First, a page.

PubMed Link to Article
Astor  BCMuntner  PLevin  AEustace  JACoresh  J Association of kidney function with anemia: the Third National Health and Nutrition Examination Survey (1988-1994). Arch Intern Med 2002;1621401- 1408
PubMed Link to Article
Garg  AXBlake  PGClark  WFClase  CMHaynes  RBMoist  LM Association between renal insufficiency and malnutrition in older adults: results from the NHANES III. Kidney Int 2001;601867- 1874
PubMed Link to Article
Karagas  MRLu-Yao  GLBarrett  JABeach  MLBaron  JA Heterogeneity of hip fracture: age, race, sex, and geographic patterns of femoral neck and trochanteric fractures among the US elderly. Am J Epidemiol 1996;143677- 682
PubMed Link to Article
Mautalen  CAVega  EMEinhorn  TA Are the etiologies of cervical and trochanteric hip fractures different? Bone 1996;18 ((3 suppl)) 133S- 137S
PubMed Link to Article
Michaelsson  KWeiderpass  EFarahmand  BY  et al. Swedish Hip Fracture Study Group, Differences in risk factor patterns between cervical and trochanteric hip fractures. Osteoporos Int 1999;10487- 494
PubMed Link to Article
Fox  KMCummings  SRWilliams  EStone  K Femoral neck and intertrochanteric fractures have different risk factors: a prospective study. Osteoporos Int 2000;111018- 1023
PubMed Link to Article
Shlipak  MGStehman-Breen  CFried  LF  et al.  The presence of frailty in elderly persons with chronic renal insufficiency. Am J Kidney Dis 2004;43861- 867
PubMed Link to Article
Lips  P Vitamin D deficiency and secondary hyperparathyroidism in the elderly: consequences for bone loss and fractures and therapeutic implications. Endocr Rev 2001;22477- 501
PubMed Link to Article
Davison  AM Renal disease in the elderly. Nephron 1998;806- 16
PubMed Link to Article
Weber  JAvan Zanten  AP Interferences in current methods for measurements of creatinine. Clin Chem 1991;37695- 700
PubMed
Stevens  LACoresh  JGreene  TLevey  AS Assessing kidney function: measured and estimated glomerular filtration rate. N Engl J Med 2006;3542473- 2483
PubMed Link to Article
Verhave  JCFesler  PRibstein  Jdu Cailar  GMimran  A Estimation of renal function in subjects with normal serum creatinine levels: influence of age and body mass index. Am J Kidney Dis 2005;46233- 241
PubMed Link to Article
Cirillo  MAnastasio  PDe Santo  NG Relationship of gender, age, and body mass index to errors in predicted kidney function. Nephrol Dial Transplant 2005;201791- 1798
Link to Article
Froissart  MRossert  JJacquot  CPaillard  MHouillier  P Predictive performance of the modification of diet in renal disease and Cockcroft-Gault equations for estimating renal function. J Am Soc Nephrol 2005;16763- 773
PubMed Link to Article
Lamb  EJWebb  MCSimpson  DECoakley  AJNewman  DJO'Riordan  SE Estimation of glomerular filtration rate in older patients with chronic renal insufficiency: is the modification of diet in renal disease formula an improvement? J Am Geriatr Soc 2003;511012- 1017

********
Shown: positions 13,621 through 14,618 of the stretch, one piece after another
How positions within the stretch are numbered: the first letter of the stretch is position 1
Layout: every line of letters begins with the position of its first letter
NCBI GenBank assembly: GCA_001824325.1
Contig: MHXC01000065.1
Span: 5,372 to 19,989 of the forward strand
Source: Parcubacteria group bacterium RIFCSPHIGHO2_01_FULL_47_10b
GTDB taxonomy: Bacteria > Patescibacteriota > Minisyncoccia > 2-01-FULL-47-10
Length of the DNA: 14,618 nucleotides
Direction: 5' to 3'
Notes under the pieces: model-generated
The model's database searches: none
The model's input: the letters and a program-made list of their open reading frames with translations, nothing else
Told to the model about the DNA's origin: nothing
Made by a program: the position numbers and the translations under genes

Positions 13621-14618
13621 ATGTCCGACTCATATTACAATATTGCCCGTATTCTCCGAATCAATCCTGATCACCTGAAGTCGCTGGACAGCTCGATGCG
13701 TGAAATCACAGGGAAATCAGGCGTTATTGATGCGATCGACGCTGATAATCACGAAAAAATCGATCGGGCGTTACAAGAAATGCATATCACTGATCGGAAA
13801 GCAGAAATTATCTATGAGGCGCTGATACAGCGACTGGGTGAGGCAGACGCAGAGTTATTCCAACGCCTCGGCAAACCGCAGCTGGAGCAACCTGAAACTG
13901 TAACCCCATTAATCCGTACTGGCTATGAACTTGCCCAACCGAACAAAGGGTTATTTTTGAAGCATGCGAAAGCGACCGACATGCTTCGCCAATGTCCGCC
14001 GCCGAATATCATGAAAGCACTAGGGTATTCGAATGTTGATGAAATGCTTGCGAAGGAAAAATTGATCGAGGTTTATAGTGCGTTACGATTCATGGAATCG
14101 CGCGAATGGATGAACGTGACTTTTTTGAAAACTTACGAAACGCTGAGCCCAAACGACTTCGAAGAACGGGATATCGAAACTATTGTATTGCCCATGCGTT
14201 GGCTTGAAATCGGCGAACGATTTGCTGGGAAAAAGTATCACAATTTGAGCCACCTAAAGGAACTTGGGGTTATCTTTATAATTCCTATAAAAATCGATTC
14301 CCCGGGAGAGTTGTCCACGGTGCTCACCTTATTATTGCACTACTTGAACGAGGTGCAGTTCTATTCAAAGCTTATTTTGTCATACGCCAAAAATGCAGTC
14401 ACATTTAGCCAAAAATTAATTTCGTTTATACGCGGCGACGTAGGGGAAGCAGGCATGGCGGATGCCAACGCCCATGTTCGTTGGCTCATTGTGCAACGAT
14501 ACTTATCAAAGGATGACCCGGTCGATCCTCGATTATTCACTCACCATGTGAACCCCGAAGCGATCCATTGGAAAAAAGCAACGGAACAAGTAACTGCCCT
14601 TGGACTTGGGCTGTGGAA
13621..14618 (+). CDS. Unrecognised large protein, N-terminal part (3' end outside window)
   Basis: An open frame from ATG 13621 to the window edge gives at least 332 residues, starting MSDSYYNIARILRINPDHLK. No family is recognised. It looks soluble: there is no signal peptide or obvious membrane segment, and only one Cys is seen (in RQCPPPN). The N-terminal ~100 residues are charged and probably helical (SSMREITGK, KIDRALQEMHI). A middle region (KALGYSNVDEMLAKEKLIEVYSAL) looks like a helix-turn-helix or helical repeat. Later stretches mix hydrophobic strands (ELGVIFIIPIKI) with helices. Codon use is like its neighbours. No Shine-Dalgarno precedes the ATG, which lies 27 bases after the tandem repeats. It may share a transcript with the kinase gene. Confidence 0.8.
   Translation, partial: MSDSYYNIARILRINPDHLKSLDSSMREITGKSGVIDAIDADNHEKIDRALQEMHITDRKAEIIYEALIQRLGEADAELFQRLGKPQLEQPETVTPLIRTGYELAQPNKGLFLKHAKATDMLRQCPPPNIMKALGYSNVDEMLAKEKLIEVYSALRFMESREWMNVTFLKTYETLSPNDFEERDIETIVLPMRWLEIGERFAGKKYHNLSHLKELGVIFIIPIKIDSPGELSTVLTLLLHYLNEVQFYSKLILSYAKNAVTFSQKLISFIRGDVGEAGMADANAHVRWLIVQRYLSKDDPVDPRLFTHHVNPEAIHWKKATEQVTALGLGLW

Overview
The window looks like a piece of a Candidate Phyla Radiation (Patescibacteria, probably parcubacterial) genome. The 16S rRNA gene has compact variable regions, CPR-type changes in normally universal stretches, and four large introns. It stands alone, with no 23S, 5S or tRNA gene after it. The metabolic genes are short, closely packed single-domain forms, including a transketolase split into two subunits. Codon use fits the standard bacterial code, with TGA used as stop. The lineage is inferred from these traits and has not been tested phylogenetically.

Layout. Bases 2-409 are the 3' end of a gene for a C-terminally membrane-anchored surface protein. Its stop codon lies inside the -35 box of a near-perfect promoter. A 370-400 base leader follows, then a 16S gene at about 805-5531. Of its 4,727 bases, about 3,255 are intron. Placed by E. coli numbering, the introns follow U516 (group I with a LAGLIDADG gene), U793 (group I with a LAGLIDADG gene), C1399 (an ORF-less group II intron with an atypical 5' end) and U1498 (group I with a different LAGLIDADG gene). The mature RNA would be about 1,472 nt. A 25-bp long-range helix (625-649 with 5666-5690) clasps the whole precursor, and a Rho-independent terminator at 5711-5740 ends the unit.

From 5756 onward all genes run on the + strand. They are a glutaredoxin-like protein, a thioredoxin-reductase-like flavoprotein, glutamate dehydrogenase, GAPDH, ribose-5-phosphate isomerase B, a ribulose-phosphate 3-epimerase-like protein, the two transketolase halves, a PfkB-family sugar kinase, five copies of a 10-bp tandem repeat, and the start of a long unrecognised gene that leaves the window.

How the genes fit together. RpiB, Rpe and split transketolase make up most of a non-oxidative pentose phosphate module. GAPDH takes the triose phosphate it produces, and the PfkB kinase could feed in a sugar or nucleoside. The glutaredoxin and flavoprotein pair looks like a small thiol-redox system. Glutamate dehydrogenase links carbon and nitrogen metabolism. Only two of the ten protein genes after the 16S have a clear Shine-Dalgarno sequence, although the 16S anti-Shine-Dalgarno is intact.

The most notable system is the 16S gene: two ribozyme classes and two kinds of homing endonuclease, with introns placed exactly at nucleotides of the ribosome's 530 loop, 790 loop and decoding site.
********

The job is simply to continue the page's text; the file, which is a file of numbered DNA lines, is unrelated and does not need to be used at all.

PubMed Link to Article
Dharnidharka  VRKwon  CStevens  G Serum cystatin C is superior to serum creatinine as a marker of kidney function: a meta-analysis. Am J Kidney Dis 2002;40221- 226
PubMed Link to Article
Gabutti  LFerrari  NMombelli  GMarone  C Does cystatin C improve the precision of Cockcroft and Gault's creatinine clearance estimation? J Nephrol 2004;17673- 678
PubMed
O'Riordan  SEWebb  MCStowe  HJ  et al.  Cystatin C improves the detection of mild renal dysfunction in older patients. Ann Clin Biochem 2003;40648- 655
PubMed Link to Article
Van Den Noortgate  NJJanssens  WHDelanghe  JRAfschrift  MBLameire  NH Serum cystatin C concentration compared with other markers of glomerular filtration rate in the old old. J Am Geriatr Soc 2002;501278- 1282
PubMed Link to Article
Burkhardt  HBojarsky  GGladisch  R Diagnostic efficiency of cystatin C and serum creatinine as markers of reduced glomerular filtration rate in the elderly. Clin Chem Lab Med 2002;401135- 1138
PubMed Link to Article

Figures

Place holder to copy figure label and caption
Figure 1.

Renal function at baseline and risk of subsequent first hip fracture. For random sample of the cohort, estimated glomerular filtration rate (eGFR; calculated by the Cockcroft-Gault method) was less than 45 mL/min per 1.73 m2 in 19%, 45 to 59 mL/min per 1.73 m2 in 28%, and 60 mL/min per 1.73 m2 or greater in 53%. *Adjusted for age, health status, smoking status, walking for exercise, history of falls, the presence of diabetes mellitus, previous fracture since age 50 years, weight, inability to rise from a chair, and calcaneal bone mineral density (BMD). Error bars indicate the standard deviation.

Graphic Jump Location
Place holder to copy figure label and caption
Figure 2.

Renal function at baseline and risk of incident vertebral fracture. For random sample of the cohort, estimated glomerular filtration rate (eGFR; calculated by the Cockcroft-Gault method) was less than 45 mL/min per 1.73 m2 in 19%, 45 to 59 mL/min per 1.73 m2 in 28%, and 60 mL/min per 1.73 m2 or greater in 53%. *Adjusted for age, health status, smoking status, walking for exercise, diabetes mellitus, previous fracture since age 50 years, weight, and calcaneal bone mineral density (BMD). Error bars indicate the standard deviation.

Graphic Jump Location

Tables

Table Graphic Jump LocationTable 1. Characteristics of Women With First Hip or New Vertebral Fractures and Women Without Fracture of the Specified Type*
Table Graphic Jump LocationTable 2. Association Between Renal Function and Risk of Hip Fracture According to Fracture Location

References

Coresh  JAstor  BCGreene  TEknoyan  GLevey  AS Prevalence of chronic kidney disease and decreased kidney function in the adult US population: Third National Health and Nutrition Examination Survey. Am J Kidney Dis 2003;411- 12